Earlier this week I retweeted a link to a Bandcamp article discussing the early career of Sonny Rollins saying that his album Saxophone Colossus was the key that unlocked Jazz for me. I’ll stand by that claim. It really clicked when I spun a few Rollins records for the first time. However, I had snuck over the gate 6 years ago to marvel at something I still don’t fully understand. That foray into the unknown was prompted by the news of Ornette Coleman’s passing which passed across the break room TV screen while I listened to The Ventures Live In Japan ’65 of all things. With some minor ceremony I returned to my desk for a Thursday afternoon slog and cued up the ’59 landmark The Shape of Jazz to Come. In remembrance of Ornette’s passing and that subtly pivotal moment for me as a capital letters music guy I spent the last few days listening to a few records from the avant-garde upstart that I had not heard yet.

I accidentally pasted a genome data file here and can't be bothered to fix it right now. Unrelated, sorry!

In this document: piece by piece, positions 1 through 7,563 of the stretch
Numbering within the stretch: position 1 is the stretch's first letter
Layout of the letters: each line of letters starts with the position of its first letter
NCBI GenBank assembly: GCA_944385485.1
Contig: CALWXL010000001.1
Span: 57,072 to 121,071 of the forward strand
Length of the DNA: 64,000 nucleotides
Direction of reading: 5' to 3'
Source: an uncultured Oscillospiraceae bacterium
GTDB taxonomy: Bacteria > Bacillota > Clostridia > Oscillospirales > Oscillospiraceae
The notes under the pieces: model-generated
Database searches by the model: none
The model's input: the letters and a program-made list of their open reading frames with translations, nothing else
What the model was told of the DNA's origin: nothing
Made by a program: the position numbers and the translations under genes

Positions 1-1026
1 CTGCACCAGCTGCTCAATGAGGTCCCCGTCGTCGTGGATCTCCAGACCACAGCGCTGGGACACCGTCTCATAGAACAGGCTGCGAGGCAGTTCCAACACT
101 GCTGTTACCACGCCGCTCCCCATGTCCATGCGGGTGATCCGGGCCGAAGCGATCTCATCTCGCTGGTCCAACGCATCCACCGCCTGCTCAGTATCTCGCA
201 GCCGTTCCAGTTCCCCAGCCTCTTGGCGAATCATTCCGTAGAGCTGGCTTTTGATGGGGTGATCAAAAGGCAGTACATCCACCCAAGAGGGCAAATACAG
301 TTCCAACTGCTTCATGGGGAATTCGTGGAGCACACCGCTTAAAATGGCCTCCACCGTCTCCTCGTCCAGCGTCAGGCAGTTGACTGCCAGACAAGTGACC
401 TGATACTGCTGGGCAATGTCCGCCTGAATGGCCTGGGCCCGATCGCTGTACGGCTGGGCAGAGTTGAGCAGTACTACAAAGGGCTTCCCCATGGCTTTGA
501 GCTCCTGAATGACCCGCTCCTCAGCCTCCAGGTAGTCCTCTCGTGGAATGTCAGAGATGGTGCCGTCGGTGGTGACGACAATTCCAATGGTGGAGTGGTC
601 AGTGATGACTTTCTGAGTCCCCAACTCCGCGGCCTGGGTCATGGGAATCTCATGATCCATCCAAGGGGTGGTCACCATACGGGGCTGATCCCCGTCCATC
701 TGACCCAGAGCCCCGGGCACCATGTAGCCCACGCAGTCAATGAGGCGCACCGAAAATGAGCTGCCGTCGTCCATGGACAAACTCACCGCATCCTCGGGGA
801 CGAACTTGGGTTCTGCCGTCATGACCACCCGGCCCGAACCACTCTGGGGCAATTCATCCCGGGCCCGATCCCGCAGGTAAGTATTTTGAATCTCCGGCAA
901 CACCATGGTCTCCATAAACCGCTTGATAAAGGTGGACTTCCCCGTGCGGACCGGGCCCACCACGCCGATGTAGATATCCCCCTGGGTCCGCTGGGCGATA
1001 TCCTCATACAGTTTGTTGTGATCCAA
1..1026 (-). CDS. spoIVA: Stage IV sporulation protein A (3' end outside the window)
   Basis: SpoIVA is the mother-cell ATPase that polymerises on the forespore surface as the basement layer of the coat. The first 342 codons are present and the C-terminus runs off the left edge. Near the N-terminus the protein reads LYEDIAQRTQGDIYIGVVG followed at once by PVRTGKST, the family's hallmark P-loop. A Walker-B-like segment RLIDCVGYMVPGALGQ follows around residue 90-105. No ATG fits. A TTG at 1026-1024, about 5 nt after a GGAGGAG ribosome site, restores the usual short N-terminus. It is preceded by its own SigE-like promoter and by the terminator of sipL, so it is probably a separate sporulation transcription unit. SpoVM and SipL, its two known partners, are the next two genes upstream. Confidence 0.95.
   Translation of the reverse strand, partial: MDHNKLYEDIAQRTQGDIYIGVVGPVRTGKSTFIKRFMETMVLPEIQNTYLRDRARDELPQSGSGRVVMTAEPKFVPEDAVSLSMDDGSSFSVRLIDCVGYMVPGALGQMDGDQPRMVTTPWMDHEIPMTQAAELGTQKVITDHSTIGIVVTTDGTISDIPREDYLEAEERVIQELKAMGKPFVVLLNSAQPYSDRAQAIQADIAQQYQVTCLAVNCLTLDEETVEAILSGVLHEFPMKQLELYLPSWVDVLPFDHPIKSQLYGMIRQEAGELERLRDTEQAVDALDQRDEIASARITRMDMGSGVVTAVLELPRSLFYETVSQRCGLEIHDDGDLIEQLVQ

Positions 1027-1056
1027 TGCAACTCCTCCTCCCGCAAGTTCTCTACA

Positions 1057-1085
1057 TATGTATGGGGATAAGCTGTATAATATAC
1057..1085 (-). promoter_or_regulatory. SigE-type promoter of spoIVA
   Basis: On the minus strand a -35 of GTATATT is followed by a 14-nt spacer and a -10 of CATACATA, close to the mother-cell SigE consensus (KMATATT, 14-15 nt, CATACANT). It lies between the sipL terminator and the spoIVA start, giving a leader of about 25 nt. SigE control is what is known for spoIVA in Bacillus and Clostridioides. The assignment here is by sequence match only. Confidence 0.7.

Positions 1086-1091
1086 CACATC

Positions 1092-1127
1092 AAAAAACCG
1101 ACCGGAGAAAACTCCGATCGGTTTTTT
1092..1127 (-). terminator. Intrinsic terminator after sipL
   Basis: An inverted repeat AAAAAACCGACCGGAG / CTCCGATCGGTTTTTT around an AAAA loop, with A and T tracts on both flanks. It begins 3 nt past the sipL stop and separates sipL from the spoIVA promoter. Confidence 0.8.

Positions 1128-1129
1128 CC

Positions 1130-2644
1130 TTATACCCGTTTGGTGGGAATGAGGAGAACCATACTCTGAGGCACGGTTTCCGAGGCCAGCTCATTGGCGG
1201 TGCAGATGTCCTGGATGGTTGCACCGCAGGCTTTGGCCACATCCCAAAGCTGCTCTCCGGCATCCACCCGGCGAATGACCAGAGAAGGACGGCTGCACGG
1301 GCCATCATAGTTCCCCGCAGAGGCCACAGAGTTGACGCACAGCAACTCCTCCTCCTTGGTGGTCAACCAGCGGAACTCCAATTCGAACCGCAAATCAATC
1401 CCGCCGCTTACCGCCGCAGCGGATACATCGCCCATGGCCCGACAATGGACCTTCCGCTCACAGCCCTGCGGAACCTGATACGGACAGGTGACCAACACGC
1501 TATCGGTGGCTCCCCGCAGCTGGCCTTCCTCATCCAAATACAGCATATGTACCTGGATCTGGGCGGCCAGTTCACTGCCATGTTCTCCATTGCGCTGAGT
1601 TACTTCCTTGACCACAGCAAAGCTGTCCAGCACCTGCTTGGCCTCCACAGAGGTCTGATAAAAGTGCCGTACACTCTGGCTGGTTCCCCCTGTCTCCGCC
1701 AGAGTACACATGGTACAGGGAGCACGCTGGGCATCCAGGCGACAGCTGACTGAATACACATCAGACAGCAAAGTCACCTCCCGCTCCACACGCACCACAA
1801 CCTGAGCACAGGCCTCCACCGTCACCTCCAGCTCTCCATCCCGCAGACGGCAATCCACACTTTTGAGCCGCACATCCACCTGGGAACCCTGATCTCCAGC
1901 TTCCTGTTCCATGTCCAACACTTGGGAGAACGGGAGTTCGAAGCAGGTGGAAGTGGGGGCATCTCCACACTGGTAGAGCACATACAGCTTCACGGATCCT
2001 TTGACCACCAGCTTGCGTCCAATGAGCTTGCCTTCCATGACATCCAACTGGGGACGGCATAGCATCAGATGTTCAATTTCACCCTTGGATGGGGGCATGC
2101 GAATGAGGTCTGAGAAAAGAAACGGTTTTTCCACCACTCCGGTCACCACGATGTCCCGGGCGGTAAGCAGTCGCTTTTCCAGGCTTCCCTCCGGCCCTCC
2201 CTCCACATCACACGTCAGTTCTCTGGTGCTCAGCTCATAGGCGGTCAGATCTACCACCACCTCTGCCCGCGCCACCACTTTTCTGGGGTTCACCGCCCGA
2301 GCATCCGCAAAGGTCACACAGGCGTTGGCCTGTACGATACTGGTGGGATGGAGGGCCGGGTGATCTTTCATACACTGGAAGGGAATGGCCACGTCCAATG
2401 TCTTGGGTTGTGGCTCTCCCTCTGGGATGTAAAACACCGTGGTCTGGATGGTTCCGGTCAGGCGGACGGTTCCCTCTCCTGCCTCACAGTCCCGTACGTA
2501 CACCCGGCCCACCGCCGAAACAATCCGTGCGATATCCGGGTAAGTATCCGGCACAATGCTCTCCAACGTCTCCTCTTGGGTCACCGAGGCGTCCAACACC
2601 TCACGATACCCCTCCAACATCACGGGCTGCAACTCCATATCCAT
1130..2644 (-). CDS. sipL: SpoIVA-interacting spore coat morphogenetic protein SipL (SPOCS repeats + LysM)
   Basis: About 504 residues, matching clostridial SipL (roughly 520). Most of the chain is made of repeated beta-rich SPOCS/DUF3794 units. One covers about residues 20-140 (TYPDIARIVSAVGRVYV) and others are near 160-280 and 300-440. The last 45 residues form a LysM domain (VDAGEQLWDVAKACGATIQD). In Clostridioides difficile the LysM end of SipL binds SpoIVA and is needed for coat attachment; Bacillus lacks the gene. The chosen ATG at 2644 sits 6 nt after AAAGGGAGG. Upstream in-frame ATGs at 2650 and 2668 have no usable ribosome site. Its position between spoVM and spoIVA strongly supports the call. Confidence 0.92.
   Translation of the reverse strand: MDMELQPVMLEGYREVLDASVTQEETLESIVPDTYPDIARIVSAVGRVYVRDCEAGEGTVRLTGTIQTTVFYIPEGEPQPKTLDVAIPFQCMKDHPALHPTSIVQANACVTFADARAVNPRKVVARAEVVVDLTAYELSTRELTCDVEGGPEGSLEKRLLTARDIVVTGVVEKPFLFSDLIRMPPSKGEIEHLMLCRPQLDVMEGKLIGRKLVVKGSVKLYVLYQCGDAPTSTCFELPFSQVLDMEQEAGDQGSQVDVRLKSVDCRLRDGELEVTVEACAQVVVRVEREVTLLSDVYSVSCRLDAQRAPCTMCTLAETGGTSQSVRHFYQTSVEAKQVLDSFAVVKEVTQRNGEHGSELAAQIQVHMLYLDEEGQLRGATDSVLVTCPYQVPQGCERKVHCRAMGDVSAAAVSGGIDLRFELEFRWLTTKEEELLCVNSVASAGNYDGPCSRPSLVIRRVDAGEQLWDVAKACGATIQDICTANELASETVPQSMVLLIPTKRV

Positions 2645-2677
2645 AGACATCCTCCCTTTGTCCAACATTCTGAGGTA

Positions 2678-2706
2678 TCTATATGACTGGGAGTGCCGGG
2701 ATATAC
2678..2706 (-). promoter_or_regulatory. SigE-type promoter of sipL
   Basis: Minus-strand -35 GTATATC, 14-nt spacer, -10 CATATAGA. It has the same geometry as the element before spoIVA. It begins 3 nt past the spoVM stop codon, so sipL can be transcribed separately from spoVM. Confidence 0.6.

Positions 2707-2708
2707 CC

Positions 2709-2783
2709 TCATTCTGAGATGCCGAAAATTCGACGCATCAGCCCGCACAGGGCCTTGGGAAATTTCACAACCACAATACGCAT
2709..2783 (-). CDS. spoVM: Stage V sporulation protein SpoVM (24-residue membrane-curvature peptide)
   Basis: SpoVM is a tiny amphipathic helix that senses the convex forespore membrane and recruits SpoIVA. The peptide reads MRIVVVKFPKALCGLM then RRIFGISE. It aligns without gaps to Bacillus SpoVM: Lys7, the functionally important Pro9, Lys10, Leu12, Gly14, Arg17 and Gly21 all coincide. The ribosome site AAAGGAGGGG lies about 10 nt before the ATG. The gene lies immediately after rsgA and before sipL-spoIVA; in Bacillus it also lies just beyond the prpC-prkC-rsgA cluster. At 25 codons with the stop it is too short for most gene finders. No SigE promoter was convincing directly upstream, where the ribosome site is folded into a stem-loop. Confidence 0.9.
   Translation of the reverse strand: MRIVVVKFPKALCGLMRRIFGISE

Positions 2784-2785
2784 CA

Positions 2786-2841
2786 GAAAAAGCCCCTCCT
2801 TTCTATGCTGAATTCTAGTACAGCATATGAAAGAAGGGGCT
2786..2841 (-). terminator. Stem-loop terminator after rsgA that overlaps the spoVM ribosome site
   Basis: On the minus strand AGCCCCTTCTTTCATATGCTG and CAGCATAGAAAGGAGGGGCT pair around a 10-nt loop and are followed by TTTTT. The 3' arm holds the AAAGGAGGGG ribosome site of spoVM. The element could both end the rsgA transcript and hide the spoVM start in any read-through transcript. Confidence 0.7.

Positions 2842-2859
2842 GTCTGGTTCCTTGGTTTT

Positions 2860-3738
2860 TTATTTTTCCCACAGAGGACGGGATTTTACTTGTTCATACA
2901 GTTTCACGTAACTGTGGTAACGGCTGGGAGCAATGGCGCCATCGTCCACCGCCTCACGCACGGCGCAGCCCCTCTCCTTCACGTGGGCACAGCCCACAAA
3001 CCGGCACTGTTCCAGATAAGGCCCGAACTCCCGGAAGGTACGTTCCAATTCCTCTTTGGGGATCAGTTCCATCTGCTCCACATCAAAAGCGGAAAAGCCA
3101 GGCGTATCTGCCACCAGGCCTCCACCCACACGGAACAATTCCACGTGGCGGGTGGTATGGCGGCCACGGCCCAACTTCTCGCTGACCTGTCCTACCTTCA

By no means is this meant to be a guide through the Saxophonist’s career. These records aren’t cornerstones of Jazz or artistic reinventions for Coleman. They are however, very good.
Record Club was intended to be a regular feature on this blog where I talked about the records I bought, a love letter to the physical medium and a look into the mind of a life long collector.Then I promptly stopped blogging. Woops.
The last time I wrote one of these was almost 5 years ago. The last time I personally wrote anything on this blog was over 4 years ago. I didn’t fall off the face of the earth or anything but I moved to Phoenix, Arizona so, I don’t know, same difference to some people? Life got in the way of any pretense of being a “freelance writer” — but my brother(co-blogger of 15 years, off and on) and I started a podcast 2 years ago and we just recently surpassed 100 episodes.